Architecture students in the Urban Lab at Carnegie Mellon University have worked this semester on transit-oriented development designs for Beechview and Brookline and connections between them, including this posit: “What might West Liberty Avenue want to be in 20 years?”
Their proposals for plazas, new stations, new bridge designs with retail, enhancing connections for biking, developing trails from unused rail lines and making better use of the Seldom Scene Greenway were inspiring.
UPDATE: You can hear them at a community presentation in January, time and place yet to be announced. The one scheduled for tonight has been cancelled.
Adjunct assistant professor Jonathan Kline said it is hard to understand how the T has not been a catalyst for transit-oriented development along Broadway Avenue in Beechview. Similarly, the students can’t understand why there are so many unused buildings with such great access to transit, said Eve Picker. She is also an adjunct assistant professor.
It has always puzzled me, too, but Beechview and Brookline present topographical challenges. Brookline Boulevard is 113 feet above West Liberty Avenue. Neighborhoods up on hills with lots of hilly streets aren’t cut-through places. They don't run seamlessly into each other the way the flat East End neighborhoods do. Lots of traffic moving through a place is what appeals to most commercial developers.
Yet there’s a little buzz in both neighborhoods right now, a little more in Brookline than Beechview but each has a couple of destinations. A few more retail ventures could provide the traction to start flirting with some real change.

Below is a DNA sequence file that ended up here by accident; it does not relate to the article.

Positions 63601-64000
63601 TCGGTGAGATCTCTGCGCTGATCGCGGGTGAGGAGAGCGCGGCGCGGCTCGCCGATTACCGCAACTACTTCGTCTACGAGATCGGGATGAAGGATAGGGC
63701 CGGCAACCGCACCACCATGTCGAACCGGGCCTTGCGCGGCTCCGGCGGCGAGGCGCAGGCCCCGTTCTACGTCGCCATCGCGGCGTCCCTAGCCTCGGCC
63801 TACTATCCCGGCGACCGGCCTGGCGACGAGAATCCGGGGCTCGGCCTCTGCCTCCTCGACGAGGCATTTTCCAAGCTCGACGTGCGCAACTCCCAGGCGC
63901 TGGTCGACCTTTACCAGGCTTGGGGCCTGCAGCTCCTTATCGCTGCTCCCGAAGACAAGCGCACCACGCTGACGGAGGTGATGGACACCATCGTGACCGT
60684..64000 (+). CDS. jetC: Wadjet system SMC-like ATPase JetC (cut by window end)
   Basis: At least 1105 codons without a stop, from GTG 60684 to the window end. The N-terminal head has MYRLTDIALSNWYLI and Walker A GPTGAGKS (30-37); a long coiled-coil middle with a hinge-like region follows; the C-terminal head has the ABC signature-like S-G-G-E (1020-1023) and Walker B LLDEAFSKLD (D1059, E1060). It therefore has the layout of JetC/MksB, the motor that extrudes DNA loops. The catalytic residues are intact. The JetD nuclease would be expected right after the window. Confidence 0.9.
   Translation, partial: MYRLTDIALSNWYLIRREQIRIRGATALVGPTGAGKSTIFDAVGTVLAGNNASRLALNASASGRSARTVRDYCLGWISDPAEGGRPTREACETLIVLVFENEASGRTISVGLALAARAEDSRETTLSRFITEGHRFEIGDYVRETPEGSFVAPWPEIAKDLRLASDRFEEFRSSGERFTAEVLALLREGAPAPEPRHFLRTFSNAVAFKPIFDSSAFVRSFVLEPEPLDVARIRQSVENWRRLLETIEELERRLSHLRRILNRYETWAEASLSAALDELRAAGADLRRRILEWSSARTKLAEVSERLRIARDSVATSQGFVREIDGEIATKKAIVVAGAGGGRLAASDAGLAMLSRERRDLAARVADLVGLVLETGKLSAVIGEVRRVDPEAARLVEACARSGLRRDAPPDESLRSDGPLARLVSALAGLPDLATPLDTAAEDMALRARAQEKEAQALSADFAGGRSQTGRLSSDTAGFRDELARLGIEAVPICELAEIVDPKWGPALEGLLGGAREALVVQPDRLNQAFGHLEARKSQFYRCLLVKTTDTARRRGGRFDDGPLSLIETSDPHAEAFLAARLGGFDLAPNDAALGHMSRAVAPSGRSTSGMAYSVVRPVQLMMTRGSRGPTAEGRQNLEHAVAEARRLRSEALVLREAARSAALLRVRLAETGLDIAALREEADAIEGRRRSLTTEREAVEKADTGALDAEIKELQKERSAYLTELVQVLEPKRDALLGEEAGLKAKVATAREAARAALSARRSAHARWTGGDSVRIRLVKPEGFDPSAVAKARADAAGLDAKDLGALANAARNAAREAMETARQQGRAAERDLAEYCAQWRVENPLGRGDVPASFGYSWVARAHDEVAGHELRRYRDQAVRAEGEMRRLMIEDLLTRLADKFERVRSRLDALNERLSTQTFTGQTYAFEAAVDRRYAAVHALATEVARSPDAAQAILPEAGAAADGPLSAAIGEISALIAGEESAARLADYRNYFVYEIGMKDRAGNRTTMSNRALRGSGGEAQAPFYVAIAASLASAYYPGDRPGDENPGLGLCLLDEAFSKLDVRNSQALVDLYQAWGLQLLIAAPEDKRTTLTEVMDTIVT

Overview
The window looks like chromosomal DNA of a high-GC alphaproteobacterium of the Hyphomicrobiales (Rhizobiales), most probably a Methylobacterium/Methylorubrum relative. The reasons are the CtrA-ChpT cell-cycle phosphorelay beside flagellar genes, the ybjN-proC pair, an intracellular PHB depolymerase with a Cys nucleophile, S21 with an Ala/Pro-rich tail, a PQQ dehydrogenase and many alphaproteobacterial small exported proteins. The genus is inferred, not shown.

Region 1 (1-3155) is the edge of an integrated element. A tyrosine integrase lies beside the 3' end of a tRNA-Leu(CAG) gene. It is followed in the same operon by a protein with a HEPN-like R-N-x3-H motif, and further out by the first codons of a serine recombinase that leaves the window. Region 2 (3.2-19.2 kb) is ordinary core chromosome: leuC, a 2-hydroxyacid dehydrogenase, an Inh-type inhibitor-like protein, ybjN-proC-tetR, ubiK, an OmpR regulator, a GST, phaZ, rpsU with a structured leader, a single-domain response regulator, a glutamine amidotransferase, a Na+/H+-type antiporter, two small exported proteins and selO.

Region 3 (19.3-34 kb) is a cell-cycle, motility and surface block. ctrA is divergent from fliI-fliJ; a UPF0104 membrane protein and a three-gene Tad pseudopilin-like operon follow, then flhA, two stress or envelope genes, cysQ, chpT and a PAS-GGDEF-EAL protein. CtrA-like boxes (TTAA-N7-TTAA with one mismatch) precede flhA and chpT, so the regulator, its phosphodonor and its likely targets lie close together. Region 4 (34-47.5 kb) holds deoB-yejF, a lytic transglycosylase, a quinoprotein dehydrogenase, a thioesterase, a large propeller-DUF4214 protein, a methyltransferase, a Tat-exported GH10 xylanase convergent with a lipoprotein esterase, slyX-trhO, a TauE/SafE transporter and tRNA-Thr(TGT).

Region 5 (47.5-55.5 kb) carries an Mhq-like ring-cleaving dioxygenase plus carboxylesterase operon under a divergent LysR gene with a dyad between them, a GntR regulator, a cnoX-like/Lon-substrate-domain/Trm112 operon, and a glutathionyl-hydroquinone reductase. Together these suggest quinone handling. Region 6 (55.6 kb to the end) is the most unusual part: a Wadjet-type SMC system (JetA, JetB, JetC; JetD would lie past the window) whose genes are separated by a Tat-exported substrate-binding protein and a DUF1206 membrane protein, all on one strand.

Not that everyone in the Bs want change or much of it. It will be interesting to see how people respond to some of the designs, one of which could be more do-able than the design sketch might suggest: a suspended transit line under the Fallowfield bridge with a linear park and vendor stalls.
Adjunct assistant professor Steve Quick said his masters students are simultaneously working on a plan to densify West Liberty Avenue by stacking development on top of car dealerships.
"We are focused on the entire corridor within the city, 1.5 miles," he said. The hub in regard to Beechview and Brookline is where Wentzel intersects West Liberty Avenue, roughly across from where Brookline Boulevard begins its ascent.
West Liberty Avenue may have sidewalks but would you ever want to use them, especially the portion that lies between the two Bs? One proposal is to literally connect the neighborhoods with a rapid bus on an overpass.
None of these design proposals has legs... yet. They have no funding, either. But they are the creative insights and daring what-ifs of budding designers, so they have value in the public realm. One of these days, who knows what might stick?
Images courtesy of the CMU School of Architecture's Urban Lab